Things You should know About Different Types and Characteristics of Laminate Flooring
Laminate flooring wasn’t a big deal back in the day. However, with increased demand for economic flooring, this type of flooring is taking many homes by storm. Nevertheless, with all the economics and quality of the flooring style, the question that comes to mind is, which type of flooring is best-suited for my home?
In this guide, we’ll take a look at the different types and characteristics of laminate flooring.
The aesthetics of laminate floors is unbeatable because of its resemblance to the hardwood. However, to get the hardwood look, you need a laminate floor of a certain texture. Below are some of the various textures you can choose from:
- Matte Finish. This type of look is similar to hardwood floors because of its wood-like texture. In fact, it’s one of the most popular types.
- Natural Wood Finish. As the name suggests, this type feels like the natural wood and is more popular with homeowners looking for a distinct type of texture.
- Oiled Wood Finish. If you’ve come across natural, untreated hardwood floors, then the oiled wood is not far from it. This type of laminate flooring gives the floor a natural and polished look thanks to the natural oils.
- Oxide, Surface Finish. This is common for chic and modern interiors to give the area a shiny look with the metallic finish.
- Piano/High Gloss Finish. This is for the high-end customers looking for some elegance in their interiors.
- Stone/Slate Finish. Just how a slate or stone looks like, this type of flooring appears as it is.
The laminate floors are measured in millimeters (mm) and is also a key feature in varying laminate floor types. Some of the most common thicknesses include the 12mm, 10mm, 8mm and 7mm.
Most of the time, the subfloor stability will determine the laminate flooring thickness. The more stable the former, the thinner the flooring you’ll require. For homes and offices, thicker laminate flooring is best suited.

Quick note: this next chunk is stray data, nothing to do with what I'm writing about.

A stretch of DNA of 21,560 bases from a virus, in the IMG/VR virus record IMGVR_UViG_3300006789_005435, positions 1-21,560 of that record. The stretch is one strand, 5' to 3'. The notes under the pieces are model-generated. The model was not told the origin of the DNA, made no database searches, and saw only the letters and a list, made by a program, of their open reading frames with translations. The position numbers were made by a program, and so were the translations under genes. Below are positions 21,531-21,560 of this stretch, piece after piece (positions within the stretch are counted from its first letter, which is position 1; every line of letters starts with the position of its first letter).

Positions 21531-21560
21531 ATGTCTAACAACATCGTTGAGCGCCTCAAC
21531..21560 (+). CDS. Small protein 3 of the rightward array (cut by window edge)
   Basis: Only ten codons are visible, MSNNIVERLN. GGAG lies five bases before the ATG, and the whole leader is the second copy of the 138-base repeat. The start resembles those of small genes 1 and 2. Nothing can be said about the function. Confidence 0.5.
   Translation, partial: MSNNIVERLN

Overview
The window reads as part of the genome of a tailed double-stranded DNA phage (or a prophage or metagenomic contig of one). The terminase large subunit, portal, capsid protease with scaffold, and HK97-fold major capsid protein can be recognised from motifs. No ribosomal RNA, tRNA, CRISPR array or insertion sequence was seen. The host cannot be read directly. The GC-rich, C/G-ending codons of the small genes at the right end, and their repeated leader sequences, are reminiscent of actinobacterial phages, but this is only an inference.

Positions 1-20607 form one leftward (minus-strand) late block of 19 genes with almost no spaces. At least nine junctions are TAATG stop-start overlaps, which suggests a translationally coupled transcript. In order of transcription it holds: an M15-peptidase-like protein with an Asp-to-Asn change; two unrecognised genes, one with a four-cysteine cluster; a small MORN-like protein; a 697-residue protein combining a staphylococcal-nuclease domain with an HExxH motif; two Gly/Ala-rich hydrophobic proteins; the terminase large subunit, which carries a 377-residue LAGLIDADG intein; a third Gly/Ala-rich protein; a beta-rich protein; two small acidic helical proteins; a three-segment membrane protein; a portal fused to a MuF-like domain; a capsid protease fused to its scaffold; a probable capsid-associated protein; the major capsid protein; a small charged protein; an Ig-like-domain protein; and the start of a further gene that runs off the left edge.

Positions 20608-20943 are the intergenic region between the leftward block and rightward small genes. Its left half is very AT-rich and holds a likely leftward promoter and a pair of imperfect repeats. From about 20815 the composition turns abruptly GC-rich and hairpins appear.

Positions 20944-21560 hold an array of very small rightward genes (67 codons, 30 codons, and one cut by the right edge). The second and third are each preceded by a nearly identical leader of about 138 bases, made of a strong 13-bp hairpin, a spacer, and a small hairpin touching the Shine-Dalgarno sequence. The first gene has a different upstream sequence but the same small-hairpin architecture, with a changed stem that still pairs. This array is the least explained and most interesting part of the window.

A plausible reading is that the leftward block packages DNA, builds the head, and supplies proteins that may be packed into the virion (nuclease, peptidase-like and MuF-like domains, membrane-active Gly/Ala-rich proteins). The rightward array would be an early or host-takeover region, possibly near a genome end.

For doors, appliances, cabinets, and built-ins, the guiding factor in installing the laminate floors will be the amount of space between the objects and the subfloor.
Laminate Floor Width
The width of the laminate floor can change the entire look of your room. Depending on your room, you can choose from the following widths:
- Multi-Width. You can use this width for barn-wood or reclaimed looks to give your room a unique dimension.
- More than 6 inches. This type of laminate floors gives the room a wide plank look or tile effect laminate floors. However, this width best fits large room spaces.
- 5 to 6 inches. This width is the most common in the market and fits all types of room spaces.
- 3 to 4 inches: these are thin boards often used to make small rooms appear larger.
Laminate Floors by Edge Type
The edges simply describe how every laminate plank is cut. The edges define how the planks fit together, whether smoothly or has a distinct edge. Take a look at some of the different edge-types:
- Painted Bevel. The edges of the plank are painted in the grooves to give it a more distinct look.
- Rolled Bevel. The color and design of the floor go past the edge or “rolls over” to give the plank a continuous look.
- V-Groove or Deep Bevel. This unique type gives the edges a V look making the room more pronounced with unending Vs.
- Micro-Bevel. Many homes use this type of laminate flooring. In this type, the corners are rounded using fine micro-bevel.
- Square Edge. The edges here are cut at a 90-degree angle to connect with the next plank in a seamless manner.
Laminate Floor by Plank Style
There are 3 main laminate flooring styles:
- 1-strip plank. This style brings out the exact look of hardwood floors. This style comes with long planks with beveled edges is often the highest quality.
- 2-Strip Plank. With this style, you get the natural hardwood look.
- 3-Strip Plank. This design gives the floor a 3-strip look on one plank.
No matter what your design vision, it will be easy to get it with laminate, and you can be ensured that it will look authentic, too. The various styles contain rustic, weathered, hand-scraped and reclaimed outlooks. Stone looks more like range from Spanish-style pavers to slate tile. And the innovative design technology even allows creating unique flooring inspired by unexpected materials, blending wood, metal and concrete visuals.